Forth, the fact that FFM categorically refused to visit Shayrat air base where sarin used in Khan Shaykhun had been allegedly stored became a fundamental shortcoming of this investigation. They failed to do so despite persistent invitations by Syrian authorities who pledged to ensure free and safe access of international personnel to this facility. This refusal directly contradicts paragraph 12 of FFM mandate and has no explanation. Indeed if there is a suspicion that sarin is stored in the air base the FFM instead of avoiding it had to insist on visiting this facility to be able to expose the violation of CWC by Damascus and prevent the new cases of sarin attacks. Actually the FFM has demonstrated its unwillingness to establish all facts relating to the case against its own mandate.
Thus the FFM report in spite of all expectations and due to its poor quality failed to become a useful support for JIM work that took charge on this case. The Mechanism will have not only to check again the data provided by FFM but collect independently the required additional information as provided for in its mandate, which was left out by FFM. The report of the Mechanism on the outcome of Shaykhun incident investigation is expected by 26 October. We are going to review it in most carefully to determine the quality of its work moreover since in November the UNSC will have to determine whether it is appropriate to further extend the JIM mandate. At this stage we are worried by the fact that the Mechanism, as the FFM earlier, hasn’t shown for a long time its slightest interest in visiting the Shayrat air base, albeit such a visit is absolutely necessary to verify the version of the use of sarin air bomb in Khan Shaykhun. Finally the JIM came to a decision to visit the air base no matter what was the purpose. The Mechanism experts were not assigned the task to verify the presence or absence of sarin at the air base. The JIM personnel did not take samples for further analysis despite the fact that a reliable investigation is simply impossible without sampling. A scandalous situation arises. A number of capitals contend that sarin has been stockpiled at the airbase. The OPCW experts, as far as we know, are ready to take samples should they receive a relevant order from the JIM leadership. Relevant equipment belonging to OPCW has been stored in Damascus. The Syrian authorities have guaranteed a free and safe access to the airbase. More than one month is remaining to the expiration of the current JIM mandate and there is still time to collect and analyze the samples. Nevertheless for reasons that we cannot understand the JIM leadership is refusing to give appropriate instructions. I fear that this shows not only the inability but unwillingness to conduct truly high quality investigation. We cannot assess the current situation in any other way.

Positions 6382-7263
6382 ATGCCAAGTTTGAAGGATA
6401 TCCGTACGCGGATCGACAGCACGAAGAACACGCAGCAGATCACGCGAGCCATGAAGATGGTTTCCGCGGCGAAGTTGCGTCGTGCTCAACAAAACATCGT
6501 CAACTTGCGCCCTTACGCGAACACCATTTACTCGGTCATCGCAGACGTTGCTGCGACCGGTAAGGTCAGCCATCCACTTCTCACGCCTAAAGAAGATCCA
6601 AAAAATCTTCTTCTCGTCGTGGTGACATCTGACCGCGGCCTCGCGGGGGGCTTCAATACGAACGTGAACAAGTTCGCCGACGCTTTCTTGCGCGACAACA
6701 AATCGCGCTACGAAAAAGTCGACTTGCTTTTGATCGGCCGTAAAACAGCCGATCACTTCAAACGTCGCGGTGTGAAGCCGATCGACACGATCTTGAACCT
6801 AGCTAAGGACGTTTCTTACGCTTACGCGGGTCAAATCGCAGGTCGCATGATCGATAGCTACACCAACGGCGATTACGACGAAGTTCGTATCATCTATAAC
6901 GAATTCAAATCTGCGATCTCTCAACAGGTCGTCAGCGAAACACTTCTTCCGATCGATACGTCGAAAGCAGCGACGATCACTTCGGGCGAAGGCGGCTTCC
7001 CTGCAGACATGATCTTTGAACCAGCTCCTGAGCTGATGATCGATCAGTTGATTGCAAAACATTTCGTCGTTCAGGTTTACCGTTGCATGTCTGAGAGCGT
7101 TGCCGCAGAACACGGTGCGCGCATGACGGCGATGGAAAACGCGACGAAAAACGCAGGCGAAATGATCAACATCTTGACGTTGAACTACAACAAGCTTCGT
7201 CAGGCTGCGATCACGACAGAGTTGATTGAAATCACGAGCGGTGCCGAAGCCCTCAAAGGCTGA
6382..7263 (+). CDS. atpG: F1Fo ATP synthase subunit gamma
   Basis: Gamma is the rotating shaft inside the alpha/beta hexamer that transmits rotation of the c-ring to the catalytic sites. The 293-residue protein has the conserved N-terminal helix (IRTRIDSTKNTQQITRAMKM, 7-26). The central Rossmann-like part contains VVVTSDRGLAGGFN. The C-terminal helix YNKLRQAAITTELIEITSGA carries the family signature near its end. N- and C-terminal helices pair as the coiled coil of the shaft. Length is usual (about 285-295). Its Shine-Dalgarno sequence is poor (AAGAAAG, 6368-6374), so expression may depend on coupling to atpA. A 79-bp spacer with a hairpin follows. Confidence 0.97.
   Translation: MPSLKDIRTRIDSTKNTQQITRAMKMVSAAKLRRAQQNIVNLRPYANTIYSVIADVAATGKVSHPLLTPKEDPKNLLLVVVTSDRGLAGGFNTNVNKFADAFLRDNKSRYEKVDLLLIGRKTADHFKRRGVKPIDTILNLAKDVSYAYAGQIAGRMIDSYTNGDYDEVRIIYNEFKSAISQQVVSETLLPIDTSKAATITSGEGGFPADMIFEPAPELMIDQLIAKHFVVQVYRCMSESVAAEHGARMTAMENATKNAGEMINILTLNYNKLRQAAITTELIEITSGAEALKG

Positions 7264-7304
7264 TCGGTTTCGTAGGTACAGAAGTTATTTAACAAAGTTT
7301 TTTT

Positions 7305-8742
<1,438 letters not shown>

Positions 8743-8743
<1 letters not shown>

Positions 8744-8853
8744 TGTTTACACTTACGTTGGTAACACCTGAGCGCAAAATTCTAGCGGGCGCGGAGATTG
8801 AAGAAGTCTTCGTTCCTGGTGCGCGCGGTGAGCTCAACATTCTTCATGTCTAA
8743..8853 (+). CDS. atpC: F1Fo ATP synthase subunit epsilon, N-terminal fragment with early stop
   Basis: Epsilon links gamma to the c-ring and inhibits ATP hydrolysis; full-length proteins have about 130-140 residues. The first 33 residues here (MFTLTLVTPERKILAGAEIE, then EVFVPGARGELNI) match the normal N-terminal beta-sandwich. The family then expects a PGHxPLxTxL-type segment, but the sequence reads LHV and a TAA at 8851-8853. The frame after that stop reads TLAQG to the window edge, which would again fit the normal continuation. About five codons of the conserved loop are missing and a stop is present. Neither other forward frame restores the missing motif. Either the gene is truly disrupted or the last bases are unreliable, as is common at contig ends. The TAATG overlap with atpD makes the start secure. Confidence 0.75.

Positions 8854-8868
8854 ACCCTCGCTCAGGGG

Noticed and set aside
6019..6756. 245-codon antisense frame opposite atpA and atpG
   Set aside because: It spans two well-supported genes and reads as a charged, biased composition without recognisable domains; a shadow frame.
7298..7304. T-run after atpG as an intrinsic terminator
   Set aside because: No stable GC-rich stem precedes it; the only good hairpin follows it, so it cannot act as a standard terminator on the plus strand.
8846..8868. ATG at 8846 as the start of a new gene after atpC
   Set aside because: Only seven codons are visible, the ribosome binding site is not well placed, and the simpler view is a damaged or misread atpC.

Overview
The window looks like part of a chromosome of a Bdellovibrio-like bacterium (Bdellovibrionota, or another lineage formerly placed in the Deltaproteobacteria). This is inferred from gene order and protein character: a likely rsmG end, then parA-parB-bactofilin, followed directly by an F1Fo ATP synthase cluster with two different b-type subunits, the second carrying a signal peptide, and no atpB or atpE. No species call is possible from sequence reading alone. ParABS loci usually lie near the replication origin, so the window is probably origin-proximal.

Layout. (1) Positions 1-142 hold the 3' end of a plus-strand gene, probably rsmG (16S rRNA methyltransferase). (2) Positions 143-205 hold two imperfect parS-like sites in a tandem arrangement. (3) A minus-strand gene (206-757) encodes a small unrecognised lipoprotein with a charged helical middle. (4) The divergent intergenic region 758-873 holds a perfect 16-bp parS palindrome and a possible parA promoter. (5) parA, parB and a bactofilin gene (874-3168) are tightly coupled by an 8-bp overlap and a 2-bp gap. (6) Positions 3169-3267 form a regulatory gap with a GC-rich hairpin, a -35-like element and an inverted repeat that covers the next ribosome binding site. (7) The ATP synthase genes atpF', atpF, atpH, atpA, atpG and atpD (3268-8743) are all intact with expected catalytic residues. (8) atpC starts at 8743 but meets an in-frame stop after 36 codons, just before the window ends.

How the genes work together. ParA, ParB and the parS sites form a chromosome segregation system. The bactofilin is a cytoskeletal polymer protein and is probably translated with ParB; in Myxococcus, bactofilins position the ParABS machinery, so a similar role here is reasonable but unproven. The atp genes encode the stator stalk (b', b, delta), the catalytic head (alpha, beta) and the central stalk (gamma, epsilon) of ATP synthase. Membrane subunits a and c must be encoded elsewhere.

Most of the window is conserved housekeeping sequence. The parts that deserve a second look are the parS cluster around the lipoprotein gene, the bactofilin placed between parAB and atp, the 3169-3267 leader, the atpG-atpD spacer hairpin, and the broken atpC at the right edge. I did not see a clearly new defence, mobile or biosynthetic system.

A question comes into mind – what has actually happened in Khan Shaykhun? Unlike some of our partners we do not intend to categorically impose our point of view. We believe that JIM must work out all versions including air strike. We expect at the same time that the version of staged incident would also be carefully studied since frankly speaking we tend more and more to opt for that version. It is supported in particular by the following circumstances. The analysis of the photographs of explosion crater leads us to doubt that it was a result of an air bomb strike. According to Russian military experts if the air bomb were used the crater would be five to six meters in diameter and up to two meters deep. The photo and video footage prove that the shape of the crater in Khan Shaykhun is much smaller – 1 to 1,5 meters in diameter and only half a meter in depth. Moreover the size and geometrical shape of the crater and the direction of the rims of asphalt pavement on its perimeter not outwards but inwards the hole in the ground formed after the explosion prove that the explosion of sarin container was set off directly on the ground. Most likely the improvised explosive device was placed on its surface and the container had less than 1,2 kg of chemical agent. The version of a bomb used in Khan Shaykhun so popular among some of our western partners is refuted by the fact that no fragments of the bomb were detected on numerous photo and video materials from the site of event. However a crushed metallic tube is clearly seen in the explosion hole, which has nothing to do with the air bomb. It is obvious that this was a key material evidence that could clarify the method of sarin use and help track down the perpetrators. Nevertheless the FFM, which willingly accepted the bodies of dead birds and the skin of a goat from the hands of the opposition didn’t even care to demand the abovementioned tube to be presented for studying. It remains only to guess where this tube is now. Besides, the armed factions that control the Khan Shaykhun area hastily covered this cavity with asphalt apparently to hide the traces of the crime.
I would like to recommend you to read the analytical articles of independent American researchers Theodore Postol and Scott Ritter who on the basis of technical analysis came to interesting conclusions that mainly coincide with Russian assessment. The copies of the articles are available in this room.